"-//W3C//DTD HTML 4.01 Transitional//EN"> Frigg | Spring/Summer 2023 | Do You Know This Dog? | Minette Cummings
artwork for Minette Cummings's flash fiction Lullaby

Do You Know This Dog?
Minette Cummings

Some neighbor tried to give me my own dog. He came to the door with one of those Found Dog flyers and there was Maxie, lying on someone’s couch, staring back at me with his one good eye from someone else’s couch.

“Do you know this dog?” the neighbor asked.

“Why, yes, I do know him,” I said. “That’s my own damn dog. I see him every day. Where is he?” An hour ago, the answer was my backyard.

“He’s at my house.” The neighbor wore a new flannel shirt. His jeans had creases. If he hadn’t stolen my dog, I still wouldn’t like him. “Listen,” he said, “do you have any proof he’s yours? How do I know?”

“Because I’m telling you,” I said, and went to get the leash.

We trudged down the block for a bit, and then the neighbor said, “Do you feed him? He looks half-starved. And how’d he lose the eye?” He seemed now to realize that only a pathological liar would pretend to own a 15-year-old one-eyed incontinent dog, but he had some new concerns. My dog was skinny, sure, but he still ate the kibble I set out for him every morning and night. The eye had been gone a long time. Porcupine. I tried telling this to my neighbor, but he was still talking.

“Your dog could have been hit by a car.” He shook his head as we crossed Division.

“I understand how traffic works,” I said. “I have a kid mowing my yard. He probably left the gate open. I’m not thrilled about it either.”

“Hmm,” the neighbor said.

“When I see him, you’ll see. Maxie will be happy to see me.” I wanted him to understand: this was a love story, not domestic abuse.

“I guess we’ll find out,” he said, turning into his driveway, and then he whipped his head back to stare at me. “I just hope you’re feeding him.” I sighed and closed my eyes.

In the neighbor’s house, Max sprawled on the couch. I never let him up on my furniture, even when he could still make the jump. It’s not good to spoil a dog. They start to get ideas. I tried to see Max how my neighbor saw him, shriveled and feeble, but all I could see was the dog who jumped through the car window when it was down, who ran for ice when he heard the dispenser, who let me pull porcupine quills out of his tail with pliers. Now, Maxie smelled like a bathroom that needed cleaning. His sharp ribs looked like they might slice through his fur with every inhale. It was hard to look.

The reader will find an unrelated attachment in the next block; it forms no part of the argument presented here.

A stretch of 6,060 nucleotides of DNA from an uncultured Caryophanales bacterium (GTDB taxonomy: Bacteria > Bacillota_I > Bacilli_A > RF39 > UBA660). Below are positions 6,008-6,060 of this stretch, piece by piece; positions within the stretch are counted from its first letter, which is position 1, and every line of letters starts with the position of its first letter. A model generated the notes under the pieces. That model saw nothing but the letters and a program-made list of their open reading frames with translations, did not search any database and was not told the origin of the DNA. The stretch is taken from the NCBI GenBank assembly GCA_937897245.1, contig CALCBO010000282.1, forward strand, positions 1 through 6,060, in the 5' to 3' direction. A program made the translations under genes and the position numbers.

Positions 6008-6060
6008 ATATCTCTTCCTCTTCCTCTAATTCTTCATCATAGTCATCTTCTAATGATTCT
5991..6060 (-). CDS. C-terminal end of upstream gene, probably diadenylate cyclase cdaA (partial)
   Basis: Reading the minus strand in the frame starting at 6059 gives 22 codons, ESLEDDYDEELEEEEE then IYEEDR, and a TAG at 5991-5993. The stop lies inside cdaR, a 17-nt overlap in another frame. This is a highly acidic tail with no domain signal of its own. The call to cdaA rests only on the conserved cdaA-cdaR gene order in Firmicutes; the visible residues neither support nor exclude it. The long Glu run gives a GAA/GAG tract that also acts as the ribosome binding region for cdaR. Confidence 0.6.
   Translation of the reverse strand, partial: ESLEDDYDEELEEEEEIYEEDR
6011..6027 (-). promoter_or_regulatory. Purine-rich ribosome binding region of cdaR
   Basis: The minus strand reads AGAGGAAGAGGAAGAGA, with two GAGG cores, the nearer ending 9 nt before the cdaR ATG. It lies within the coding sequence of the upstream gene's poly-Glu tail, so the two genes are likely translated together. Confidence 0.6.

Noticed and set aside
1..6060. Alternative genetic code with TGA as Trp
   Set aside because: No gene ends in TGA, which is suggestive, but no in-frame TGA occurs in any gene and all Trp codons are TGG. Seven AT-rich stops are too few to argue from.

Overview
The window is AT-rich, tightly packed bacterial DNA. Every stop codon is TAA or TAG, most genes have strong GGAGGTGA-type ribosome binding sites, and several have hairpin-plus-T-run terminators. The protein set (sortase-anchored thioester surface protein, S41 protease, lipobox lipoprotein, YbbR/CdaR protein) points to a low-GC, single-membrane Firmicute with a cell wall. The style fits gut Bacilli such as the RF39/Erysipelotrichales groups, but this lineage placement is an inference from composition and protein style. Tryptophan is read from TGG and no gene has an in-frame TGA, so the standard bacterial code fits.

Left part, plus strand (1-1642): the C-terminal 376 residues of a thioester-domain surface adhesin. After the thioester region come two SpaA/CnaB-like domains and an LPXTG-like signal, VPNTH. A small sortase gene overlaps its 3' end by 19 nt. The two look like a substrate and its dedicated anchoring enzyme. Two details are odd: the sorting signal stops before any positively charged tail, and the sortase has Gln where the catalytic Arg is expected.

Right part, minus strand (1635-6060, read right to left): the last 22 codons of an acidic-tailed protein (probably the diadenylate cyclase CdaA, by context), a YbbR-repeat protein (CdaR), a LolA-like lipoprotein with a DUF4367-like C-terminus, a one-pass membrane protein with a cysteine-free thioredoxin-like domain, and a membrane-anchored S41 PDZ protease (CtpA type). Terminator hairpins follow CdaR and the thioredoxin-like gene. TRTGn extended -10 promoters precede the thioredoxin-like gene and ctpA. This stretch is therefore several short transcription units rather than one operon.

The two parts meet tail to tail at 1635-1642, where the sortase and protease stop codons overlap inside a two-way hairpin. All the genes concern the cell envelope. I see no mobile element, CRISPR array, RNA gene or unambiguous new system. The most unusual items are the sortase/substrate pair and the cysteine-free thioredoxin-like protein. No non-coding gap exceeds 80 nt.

The neighbor knelt beside him, feeding him from a bottle. Something he had lying around, I suppose, for his neighborhood dog rescues. You could see from the number of coasters on the coffee table that the neighbor thought ahead. Maxie wagged his tail and slurped. He didn’t look at me. I didn’t take offense: I raised him to be good with people.

The neighbor had a way with Maxie, there was no denying it. It was a picture, the neighbor scratching Max in his favorite spot right between the eyes. I squatted down next to the ugly pink couch and picked up the bottle.

A few weeks later, I drove Maxie home from the vet wrapped in a blanket and dug a hole for him behind the barn. I heaved a rock over to mark it. Now when I sit out on the double porch swing smoking my cigar, Max isn’t sitting there next to me, leaning into my shoulder like I’m his own personal beanbag. Last night, the neighbor jogged by my house. He wore an orange vest to reflect car lights. He didn’t stop and talk but gave a little wave.

Minette Cummings’s Comments

This actually happened to me, and the experience caused me to ruminate on what it means to be a neighbor, sharing perhaps a street and a floor plan but in other ways, leading separate lives.

Table of Contents

Frigg: A Magazine of Fiction and Poetry | Issue 61 | Spring/Summer 2023